Health technologies

Through our research we aim to develop more sophisticated measurement methodologies/technologies to advance our understanding of the interplay between physical activity, sedentary behaviour and health.

In addition to understanding the behavioural context, we also strive to quantify the factors that influence the physiological response to these behaviours; with a focus on metabolism, skeletal muscle, bone, and mental health. We also use technologies to help and motivate people to be healthier.

Our internationally renowned team of experts are employing cutting-edge, innovative methods to understand how technology can be used to increase physical activity and reduce time sedentary in the population. We are at the forefront of shaping how best to use these technologies within national health policy and practice.

We boast further expertise in biomechanics – specifically motion capture and movement analysis, simulation of muscle contraction, and techniques used to assess neuromuscular function such as electromyography and muscle stimulation. We are also using technology to drive forward the development of tissue regeneration.

Our academic staff are happy to discuss research collaboration, as well as research studentships and self-funded PhDs. To find out more about academics working in this research area, please click on the 'People' tab below.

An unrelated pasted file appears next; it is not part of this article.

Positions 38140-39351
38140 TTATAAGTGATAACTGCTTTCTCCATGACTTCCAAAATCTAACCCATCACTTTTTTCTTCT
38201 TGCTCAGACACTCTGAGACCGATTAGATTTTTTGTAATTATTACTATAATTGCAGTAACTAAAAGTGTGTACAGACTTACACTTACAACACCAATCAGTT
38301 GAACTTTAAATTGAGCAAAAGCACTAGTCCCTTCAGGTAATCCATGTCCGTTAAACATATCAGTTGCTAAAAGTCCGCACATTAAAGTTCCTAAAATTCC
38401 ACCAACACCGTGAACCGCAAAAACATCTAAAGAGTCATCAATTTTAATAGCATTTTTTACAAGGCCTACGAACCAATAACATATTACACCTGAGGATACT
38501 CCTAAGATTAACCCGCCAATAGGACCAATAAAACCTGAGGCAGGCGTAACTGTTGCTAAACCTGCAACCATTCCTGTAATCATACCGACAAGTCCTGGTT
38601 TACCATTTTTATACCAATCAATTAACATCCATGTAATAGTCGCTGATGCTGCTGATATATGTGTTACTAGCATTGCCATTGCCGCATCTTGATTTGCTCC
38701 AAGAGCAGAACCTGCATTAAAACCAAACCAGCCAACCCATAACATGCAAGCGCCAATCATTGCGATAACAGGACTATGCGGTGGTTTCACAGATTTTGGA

Current research and enterprise projects include:

  • Device-measured physical activity, sedentary behaviour, and sleep
  • Wearables and nearables sensors development and validation
  • Health and fitness apps (development, evaluation and validation)
  • Digital Health (e.g. mHealth, eHealth, uHealth, telehealth)
  • Fit-Tech
  • Insurtech (i.e. projects with a health and fitness focus)
  • Physiological sensing (vital signs sensing e.g. ECG, heart rate (electrical, optical, ballistocardiography), sleep architecture, hearing, stress, blood pressure, breathing rate/depth, EMG, CGM, etc)
  • Context/location sensing (indoor/outdoor sensing via GPS, RTLS, Bluetooth beacons, etc).

Examples of grant funding won by our talented scientists include:

  • Snacktivity to promote physical activity and reduce future risk of disease in the population – An alternative whole day approach to physical activity that could engage and motivate the public to be more physically active is a concept we have called snacktivity. NIHR Programme Grant (Daley, Esliger, Sherar) £2,212,005.